A million photos from Italy await

But blogger just wont let me post any. See you back here on
June 7th!


barn boards & the perfect patina

My favorite barn in all of Vermont sits a half-mile down the road from my parents' home.

Drew and I spent the weekend in Boston. It was a beautiful weekend, warm and active. I ate my favorite tart ice cream, had wine with a friend and picked up thai take out (in that order). Walking home from the restaurant, I carried mango & sticky rice soaked in condensed milk, stopped at every rosebush and agreed with a stranger who was talking to a date on a street corner (her to him: "you know who's a great crime writer, Michael Connelly" Me, walking by petting her dog: "you're absolutely right!").

I love the city; the anonymity and energy, having so many things at my fingertips. But at the end of the day, or the next morning - no matter how lovely - I'm ready to go back to Vermont.

To the air and the hills and these barns; wood painted red then white then worn to the perfect patina. There's really nothing like it.


Clear Skies

A few weeks ago Casey the girl dog and I took a walk out to the Middlebury Organic gardens, one of our favorite spots. The panoramic views are incredible. And while I'd planned to take photos of the tilled gardens and trees, Casey is an enthusiastic walker and after being roped up and twisted around, I basically pointed my camera skyward and shot.  For me, Middlebury can leave a bit do be desired interpersonally, but it revives itself with some of the most painting-worthy landscapes and skies I've ever seen.

Speaking of beautiful skies, picture these for us, if you will, next week when Drew and I head to our belated but eagerly anticipated Italian honeymoon. Though we can't wait to be there, neither is a huge fan of the getting there. (What? You have extra sedatives in your medicine cabinate? Of course you're welcome for dinner, but you can leave the meds at home, we've both already had the "I'd actually like to not know I'm on a plane at all" conversation with certified doctors.) And away we go!



rhubarb, dogwood and flamingos, revisited.

Last year we visited friends in Brooklyn and I got this breakfast. It was so good (hello rhubarb!) that I took a picture. Also, I l.o.v.e.d the lion's head bowls:

 I thought the closest I'd get to recreating this dish was buying frozen rhubarb, putting it in the freezer and willing it to make itself into something. (So far, it has only willed me to move it around as I grab for frozen mango). But then, I found the exact same bowls. They don't stack well but they do make me incredibly happy, and make for a great still life, so you may see them around. Like here & here.

This is all to say, the rhubarb is still in our freezer, but we have a 2 hour layover at JFK next week and it's starting to seem really reasonable to schedule a visit to that Brooklyn restaurant during that window.

In truth, the whole rhubarb/lion's head bowls loving thing probably wouldn't  have happened if we hadn't had breakfast in this courtyard. With this wall:

Brick, patina & dogwood blossoms. I had to run back to the car to get the camera. Part of me thinks that wall really launched my desire to capture small moments and fetching images into a collection of lovely things. Look at this wall. Perfection:

Speaking of perfect, I ate this breakfast one year ago with my lovin' husband, who at that point was just a good lovin' man.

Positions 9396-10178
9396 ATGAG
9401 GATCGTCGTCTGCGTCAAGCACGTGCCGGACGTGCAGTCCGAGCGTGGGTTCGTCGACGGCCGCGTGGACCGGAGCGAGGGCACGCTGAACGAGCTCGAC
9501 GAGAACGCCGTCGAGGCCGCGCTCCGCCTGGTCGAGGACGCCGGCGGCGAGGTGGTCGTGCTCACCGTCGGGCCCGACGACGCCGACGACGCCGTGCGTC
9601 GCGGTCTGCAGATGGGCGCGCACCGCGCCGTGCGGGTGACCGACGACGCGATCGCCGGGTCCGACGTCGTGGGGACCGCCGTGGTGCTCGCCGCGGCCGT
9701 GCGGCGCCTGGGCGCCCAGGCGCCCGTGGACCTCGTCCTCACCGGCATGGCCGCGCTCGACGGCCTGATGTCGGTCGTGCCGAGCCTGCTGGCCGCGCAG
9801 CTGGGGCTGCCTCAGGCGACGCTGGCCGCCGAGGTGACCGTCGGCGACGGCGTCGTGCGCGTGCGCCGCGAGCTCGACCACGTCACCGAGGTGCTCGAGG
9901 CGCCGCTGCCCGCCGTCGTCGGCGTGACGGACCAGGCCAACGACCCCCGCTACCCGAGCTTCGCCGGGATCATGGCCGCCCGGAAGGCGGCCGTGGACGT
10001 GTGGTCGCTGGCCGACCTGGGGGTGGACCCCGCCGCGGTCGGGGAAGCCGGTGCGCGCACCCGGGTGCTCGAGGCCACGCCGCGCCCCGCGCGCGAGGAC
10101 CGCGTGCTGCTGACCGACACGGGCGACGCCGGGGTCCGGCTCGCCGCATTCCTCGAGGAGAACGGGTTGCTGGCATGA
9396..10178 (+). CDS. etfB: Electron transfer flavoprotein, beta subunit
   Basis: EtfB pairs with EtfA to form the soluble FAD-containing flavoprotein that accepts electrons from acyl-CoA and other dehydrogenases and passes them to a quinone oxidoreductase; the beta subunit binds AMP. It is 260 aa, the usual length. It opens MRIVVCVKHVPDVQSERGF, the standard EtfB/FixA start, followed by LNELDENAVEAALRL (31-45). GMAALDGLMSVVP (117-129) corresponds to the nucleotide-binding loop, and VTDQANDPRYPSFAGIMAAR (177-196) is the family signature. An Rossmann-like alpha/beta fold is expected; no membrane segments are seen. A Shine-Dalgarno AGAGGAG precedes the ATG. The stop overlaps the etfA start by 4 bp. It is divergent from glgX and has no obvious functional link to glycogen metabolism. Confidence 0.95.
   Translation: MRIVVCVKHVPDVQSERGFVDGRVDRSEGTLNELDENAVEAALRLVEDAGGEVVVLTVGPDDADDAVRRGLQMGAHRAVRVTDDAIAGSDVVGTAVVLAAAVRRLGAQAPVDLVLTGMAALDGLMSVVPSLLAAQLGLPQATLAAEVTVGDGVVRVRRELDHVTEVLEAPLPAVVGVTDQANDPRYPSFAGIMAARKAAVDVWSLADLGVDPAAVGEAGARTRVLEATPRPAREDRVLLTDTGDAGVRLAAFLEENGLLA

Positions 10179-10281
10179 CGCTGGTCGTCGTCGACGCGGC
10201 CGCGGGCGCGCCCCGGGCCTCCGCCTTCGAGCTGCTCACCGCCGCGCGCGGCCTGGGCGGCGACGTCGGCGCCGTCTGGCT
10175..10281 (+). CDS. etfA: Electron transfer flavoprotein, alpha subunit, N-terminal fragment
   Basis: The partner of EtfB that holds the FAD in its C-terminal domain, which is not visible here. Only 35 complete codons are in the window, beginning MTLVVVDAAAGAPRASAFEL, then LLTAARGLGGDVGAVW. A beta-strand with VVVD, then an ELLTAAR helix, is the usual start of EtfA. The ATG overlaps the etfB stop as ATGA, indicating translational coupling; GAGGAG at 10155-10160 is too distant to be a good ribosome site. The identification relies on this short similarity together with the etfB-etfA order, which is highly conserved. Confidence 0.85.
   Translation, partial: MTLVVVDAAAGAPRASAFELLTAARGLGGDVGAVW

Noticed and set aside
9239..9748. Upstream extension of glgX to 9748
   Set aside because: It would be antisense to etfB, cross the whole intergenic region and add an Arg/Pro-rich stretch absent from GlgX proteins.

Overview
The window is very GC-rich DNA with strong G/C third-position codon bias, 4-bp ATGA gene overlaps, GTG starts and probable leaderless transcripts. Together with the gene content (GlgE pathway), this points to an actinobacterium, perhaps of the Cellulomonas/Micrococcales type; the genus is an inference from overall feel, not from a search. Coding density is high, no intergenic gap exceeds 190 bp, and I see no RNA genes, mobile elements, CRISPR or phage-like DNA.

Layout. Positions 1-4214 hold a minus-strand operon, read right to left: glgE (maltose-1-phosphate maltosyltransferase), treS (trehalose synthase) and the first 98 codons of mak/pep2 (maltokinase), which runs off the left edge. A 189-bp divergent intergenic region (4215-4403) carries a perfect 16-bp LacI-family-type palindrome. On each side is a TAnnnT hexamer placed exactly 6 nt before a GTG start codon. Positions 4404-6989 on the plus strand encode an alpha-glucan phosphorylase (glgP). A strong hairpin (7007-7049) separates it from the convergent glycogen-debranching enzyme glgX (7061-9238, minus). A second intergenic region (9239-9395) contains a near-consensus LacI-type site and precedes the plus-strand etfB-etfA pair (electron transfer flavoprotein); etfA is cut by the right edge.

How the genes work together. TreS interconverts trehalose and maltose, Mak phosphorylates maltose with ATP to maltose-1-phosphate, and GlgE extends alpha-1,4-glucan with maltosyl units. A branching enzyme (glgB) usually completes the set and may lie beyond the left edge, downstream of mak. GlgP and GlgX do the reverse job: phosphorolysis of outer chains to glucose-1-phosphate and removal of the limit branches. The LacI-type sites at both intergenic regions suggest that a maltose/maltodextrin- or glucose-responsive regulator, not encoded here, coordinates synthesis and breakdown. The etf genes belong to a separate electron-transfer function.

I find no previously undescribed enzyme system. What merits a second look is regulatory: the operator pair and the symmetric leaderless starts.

I didn't mean to subtly imply that he's like a harlequin romance novel man.  I did mean to imply that he should consider how much I deserve a flamingo.



there's no romance like a harlequin romance

We're doing a major house clean out, so I'm trying very hard not to acquire things.  But then this happened:

Grocery store, late in the evening. Table of 'free' books. Wait, does that sound too classy? That's because it was actually a grocery cart full of free books. I walked safely by, but look what caught my eye.
Impossible to resist, just like their love....

You must read the back. (Yes, I'm putting them in soft focus, because that's how they were meant to be viewed. )

That's right, she's going to care for two kids and  a pet flamingo. I already can't believe I didn't get a pet flamingo with my wedding.

And just in case I didn't already have the strange sensation that someone used the basic framework of my life for a harlequin romance book, hold on, because there's a romantic trip to Italy coming up. I kid not. 

I'm already drafting a strongly worded letter to my alma matter suggesting a course in the feminist theories of the harlequin romance.

Tomorrow we'll return to the regularly scheduled blogging about pretty things, but how could I not share these gems, which I am absolutely going to be reading on the plane while someone else reads Outside magazine and pretends not to know me.

ps. I really wanted to call this post: ain't no romance like a harlequin romance, but writing ain't pains me almost as much as using emoticons.


Farm to Table

May: the month of farmers markets emerging.

Yesterday Middlebury's opened. I wandered over after a yoga class and these eggs were the first thing I saw.

Colours like cape cod pebbles, creamy blues and peaches.

At home they had egg cups waiting. Perfect. Peas in a pod, if you will.

I probably could have sat at the table and photographed them all day.

But it was nearing noon and I was hungry.  So beautiful shells became a sweet little sandwich.



favorite things (four): velvet ribbon

Luscious and sweet. My velvet ribbon coils fill old mason jars.

Just looking at them is a quick trip to happiness. After all "velvety" is nothing if not the perfect adjective.

Have you ever heard it used to describe anything other than delight?